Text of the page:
Cards are organized into a few types with accompanying mechanisms. Many items you come across will be labeled either blue or red. One item from each of these colors is combined and you add the numbers of the two cards together, the total being the identity of a new card you can reveal. So if a blue key is card 21 and a red locked chest is 35, you can rummage through the deck and pull out card 56, revealing it to the group. Often this results in even more cards being revealed as you enter a new room or come across a suite of new items. Sometimes the solution is a red herring and the game laughs in your face.



This system is clever as it gives you immediate direction on how to proceed. You start trying to fit items and their numbers together, leaning on thematic sensibilities if possible. It feels as though you’re actively progressing down a path and reinforces a general sense of cleverness.

Other types of cards include yellow codes, green puzzles, and grey objects. The yellow type tends to be keypads or locked doors, requiring you find a four digit number to progress. This number is discovered through other components and is then entered into the app to check for success. The green puzzles tend to require you work through a logic riddle thematically tied to a physical element of the room. Stuff like connecting a wire to the appropriate socket on an electric grid, or needing to assemble a unique keyboard with a swathe of letters removed. Typically the solution offers you a red number which is paired with another blue card to progress. The key to solving these individual puzzles will often be found in other areas of the scenario, requiring you to work through the difficulties presented and overcome the cognitive challenge.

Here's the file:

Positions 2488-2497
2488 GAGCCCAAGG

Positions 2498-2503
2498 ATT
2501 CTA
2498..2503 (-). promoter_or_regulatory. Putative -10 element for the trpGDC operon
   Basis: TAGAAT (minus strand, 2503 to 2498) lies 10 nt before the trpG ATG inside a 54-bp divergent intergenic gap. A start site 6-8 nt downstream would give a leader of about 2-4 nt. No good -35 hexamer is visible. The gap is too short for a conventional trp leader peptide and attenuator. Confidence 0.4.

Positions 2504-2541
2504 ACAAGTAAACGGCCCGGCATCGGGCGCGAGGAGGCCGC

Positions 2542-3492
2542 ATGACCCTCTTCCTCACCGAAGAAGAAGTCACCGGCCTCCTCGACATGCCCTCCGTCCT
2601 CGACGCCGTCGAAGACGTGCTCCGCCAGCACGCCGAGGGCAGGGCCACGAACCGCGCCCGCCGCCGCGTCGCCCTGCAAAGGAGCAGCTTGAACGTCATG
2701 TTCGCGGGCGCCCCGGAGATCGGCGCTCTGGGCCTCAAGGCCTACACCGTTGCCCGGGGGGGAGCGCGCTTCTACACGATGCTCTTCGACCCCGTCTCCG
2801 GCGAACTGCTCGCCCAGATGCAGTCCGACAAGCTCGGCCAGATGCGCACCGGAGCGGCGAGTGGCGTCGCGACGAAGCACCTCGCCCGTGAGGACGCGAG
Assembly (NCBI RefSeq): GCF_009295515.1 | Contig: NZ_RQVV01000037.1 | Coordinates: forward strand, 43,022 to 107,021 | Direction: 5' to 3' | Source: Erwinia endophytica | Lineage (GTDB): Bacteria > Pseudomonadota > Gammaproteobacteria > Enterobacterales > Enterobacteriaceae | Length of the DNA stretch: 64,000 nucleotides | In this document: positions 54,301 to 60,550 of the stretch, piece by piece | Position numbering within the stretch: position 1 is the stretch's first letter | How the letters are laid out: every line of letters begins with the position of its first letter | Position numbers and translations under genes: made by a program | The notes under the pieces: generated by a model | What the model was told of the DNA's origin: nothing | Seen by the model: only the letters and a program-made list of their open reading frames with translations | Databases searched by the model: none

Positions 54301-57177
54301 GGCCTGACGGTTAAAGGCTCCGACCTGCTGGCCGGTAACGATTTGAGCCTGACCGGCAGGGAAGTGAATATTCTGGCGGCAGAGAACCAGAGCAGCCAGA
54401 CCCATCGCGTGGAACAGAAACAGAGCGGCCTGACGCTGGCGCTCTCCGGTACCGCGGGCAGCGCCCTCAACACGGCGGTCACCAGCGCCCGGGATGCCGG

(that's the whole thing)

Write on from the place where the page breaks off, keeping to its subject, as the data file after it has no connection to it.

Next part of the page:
Grey objects tend to be items that unlock branches of other cards or may sneakily possess their own embedded clues. Occasionally a number–corresponding to a new card you can reveal–is visually obscured in the artwork. This is where the game simultaneously is at its most clever and most aggravating summit. When your synapses are exploding like errant bolts of forked lightning as you’re quickly picking out those hidden numbers in the artwork it absolutely works. It feels great as an enormous light bulb pops above your cranium and bathes the room in a lustrous glow. When you miss those numbers, well, it plain sucks.

Your group is huddled around the table, repeatedly gawking at the five cards you’ve revealed. Looking for even the slightest character obscured in the small images can be frustrating. The NOS-fueled pace grinds to a big halt as you’re not quite sure how to proceed or what to do. Father time doesn’t give two you-know-whats.